NCAA committees that have been studying how Division I schools should change rules regarding athletes’ ability to make money from their name, image and likeness will be proposing conceptual changes that include allowing athletes to promote commercial products and services, sell memorabilia and autographs and publicize appearances, camps, clinics or lessons for which they could be paid, according to a person with knowledge of the proposal.
The person requested anonymity because details of the plan had not been made public by the association. The contents of the proposal are scheduled to be discussed Friday during a meeting of the NCAA Division I Council, the division’s primary rules-making group.
The NCAA Board of Governors, the association’s top policy-making group, has said it wants rules changes regarding name, image and likeness ready to be voted on no later than January 2021.
In addition, athletes would not be allowed to reference the names of their schools in connection with these activities, nor would they be allowed to use the schools’ marks and logos. Schools would not be allowed to be directly involved in arranging these proposed activities for athletes. Athletes would be allowed the use of professional services to assist them.
No votes are to be taken Friday, and a final report by the committees is not set to be made until Tuesday when the NCAA Board of Governors, the association’s top policy-making group, is scheduled to meet. The Board of Governors has said it wants rules changes ready to be voted on no later than January 2021.
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The person emphasized that the proposed concepts remain a long way from actual rules changes and that many questions remain, including how to deal with potential involvement of school athletic boosters, determining fair-market value of the activities that would be allowed and the prospect of group licensing.
A solution regarding group licensing potentially would be key to the re-start of a college sports video games such as the ones from EA Sports that was discontinued amid antitrust lawsuits filed on behalf of former football player Sam Keller and former basketball player Ed O’Bannon.
Late last September, California Gov. Gavin Newsom signed into a law a bill that will make it easier for athletes in that state to make money off their name, image and likeness, beginning Jan. 1, 2023. That led to similar bills being introduced in dozens of other state legislatures. In March, Colorado’s became law, also effective Jan. 1, 2023. And the Florida legislature has sent a bill to Gov. Ron DeSantis, who had announced his support for such a measure; that measure would take effect July 1, 2021.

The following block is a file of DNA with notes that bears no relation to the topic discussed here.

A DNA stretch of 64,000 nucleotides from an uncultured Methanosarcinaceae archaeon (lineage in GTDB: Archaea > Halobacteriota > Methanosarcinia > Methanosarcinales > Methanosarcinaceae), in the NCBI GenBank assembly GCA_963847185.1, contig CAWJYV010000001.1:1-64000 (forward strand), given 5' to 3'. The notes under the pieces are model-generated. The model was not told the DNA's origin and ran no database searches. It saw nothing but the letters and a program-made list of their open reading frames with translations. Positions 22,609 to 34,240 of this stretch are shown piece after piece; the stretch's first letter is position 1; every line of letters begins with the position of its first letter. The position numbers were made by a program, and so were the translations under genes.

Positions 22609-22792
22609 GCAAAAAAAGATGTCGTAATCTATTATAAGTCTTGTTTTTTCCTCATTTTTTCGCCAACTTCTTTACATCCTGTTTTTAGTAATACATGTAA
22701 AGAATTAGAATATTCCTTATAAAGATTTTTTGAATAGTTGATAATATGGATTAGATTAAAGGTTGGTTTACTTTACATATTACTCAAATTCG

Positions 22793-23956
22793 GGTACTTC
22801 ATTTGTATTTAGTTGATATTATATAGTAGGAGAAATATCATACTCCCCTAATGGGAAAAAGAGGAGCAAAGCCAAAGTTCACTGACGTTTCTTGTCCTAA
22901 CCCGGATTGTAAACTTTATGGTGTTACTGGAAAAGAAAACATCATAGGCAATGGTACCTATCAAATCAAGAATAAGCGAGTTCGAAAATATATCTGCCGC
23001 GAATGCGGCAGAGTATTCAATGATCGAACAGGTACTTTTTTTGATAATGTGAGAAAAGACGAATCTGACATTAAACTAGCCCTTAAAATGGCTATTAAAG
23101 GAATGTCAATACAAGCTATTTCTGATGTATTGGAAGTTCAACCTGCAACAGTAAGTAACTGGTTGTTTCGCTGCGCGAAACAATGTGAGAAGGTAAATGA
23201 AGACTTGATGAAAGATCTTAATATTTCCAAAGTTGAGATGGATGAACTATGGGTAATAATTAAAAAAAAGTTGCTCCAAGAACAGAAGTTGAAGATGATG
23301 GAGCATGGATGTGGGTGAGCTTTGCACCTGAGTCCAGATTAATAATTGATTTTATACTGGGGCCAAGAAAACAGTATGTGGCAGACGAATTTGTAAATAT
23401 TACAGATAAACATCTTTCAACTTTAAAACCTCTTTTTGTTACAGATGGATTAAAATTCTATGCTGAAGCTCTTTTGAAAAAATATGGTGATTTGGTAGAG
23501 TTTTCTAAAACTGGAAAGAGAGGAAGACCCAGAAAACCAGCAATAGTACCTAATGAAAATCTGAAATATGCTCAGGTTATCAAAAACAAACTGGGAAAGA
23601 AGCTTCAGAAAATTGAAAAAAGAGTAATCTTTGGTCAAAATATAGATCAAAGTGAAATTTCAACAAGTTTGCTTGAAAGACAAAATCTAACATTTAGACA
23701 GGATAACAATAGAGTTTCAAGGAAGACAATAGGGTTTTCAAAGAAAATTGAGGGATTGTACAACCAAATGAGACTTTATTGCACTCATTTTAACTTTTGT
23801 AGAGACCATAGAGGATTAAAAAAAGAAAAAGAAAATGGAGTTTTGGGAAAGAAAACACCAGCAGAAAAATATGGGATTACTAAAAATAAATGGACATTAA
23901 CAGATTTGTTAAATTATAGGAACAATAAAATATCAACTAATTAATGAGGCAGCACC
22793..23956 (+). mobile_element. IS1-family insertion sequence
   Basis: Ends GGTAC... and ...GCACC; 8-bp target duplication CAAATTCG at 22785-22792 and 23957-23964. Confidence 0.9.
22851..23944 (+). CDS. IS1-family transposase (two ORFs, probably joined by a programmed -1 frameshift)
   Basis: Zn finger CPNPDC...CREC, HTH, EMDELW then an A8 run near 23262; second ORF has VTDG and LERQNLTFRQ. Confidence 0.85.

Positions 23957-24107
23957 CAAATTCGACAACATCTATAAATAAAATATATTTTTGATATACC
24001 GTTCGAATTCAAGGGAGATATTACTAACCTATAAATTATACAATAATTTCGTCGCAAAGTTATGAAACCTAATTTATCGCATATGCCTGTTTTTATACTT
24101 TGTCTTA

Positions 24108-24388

A significant question for the NCAA will be whether its ultimate action on this issue will satisfy lawmakers. The volume of state legislative interest prompted NCAA President Mark Emmert to call for Congressional intervention.
California state Sen. Nancy Skinner, the primary author of the state’s new law, reacted favorably Thursday to what the NCAA is now considering.
She wrote in a Tweet, referencing the law’s bill number as it moved through the legislature: “No baseball. No hoop. Still stuck at home. But we all need some good news! Here it is: NCAA may finally lift the yoke off student athletes! You say you want a revolution … Well maybe #SB206 launched one!”
The primary sponsor of Florida’s bill, Rep. Chip LaMarca, was more measured.
“I will remain cautiously optimistic that this is not another hidden ball trick allowing the NCAA to again punt this issue down the field on our students,” LaMarca said in a statement. “With this global pandemic challenging our economy, the time is now for the NCAA to act so that every student across the nation can begin to take care of themselves and their families.”
Last October, the NCAA Board of Governors voted to adopt a general policy that schools may “permit students participating in athletics the opportunity to benefit from the use of their name, image and/or likeness in a manner consistent with the values and beliefs of intercollegiate athletics.”
The Board of Governors also directed the school membership of each of the NCAA’s three competitive divisions to “begin considering modification and modernization of relevant NCAA bylaws and rules in harmony with” a set of principles that include:
- Assuring student-athletes are treated similarly to non-athlete students unless a compelling reason exists to differentiate.
- Maintaining the priorities of education and the collegiate experience to provide opportunities for student-athlete success.
- Ensuring rules are transparent, focused and enforceable and facilitate fair and balanced competition.
- Making clear the distinction between collegiate and professional opportunities.
- Making clear that compensation for athletics performance or participation is impermissible.
- Reaffirming that student-athletes are students first and not employees of the university.
Published Date: April 23, 2020
Author: Steve Berkowitz, USA TODAY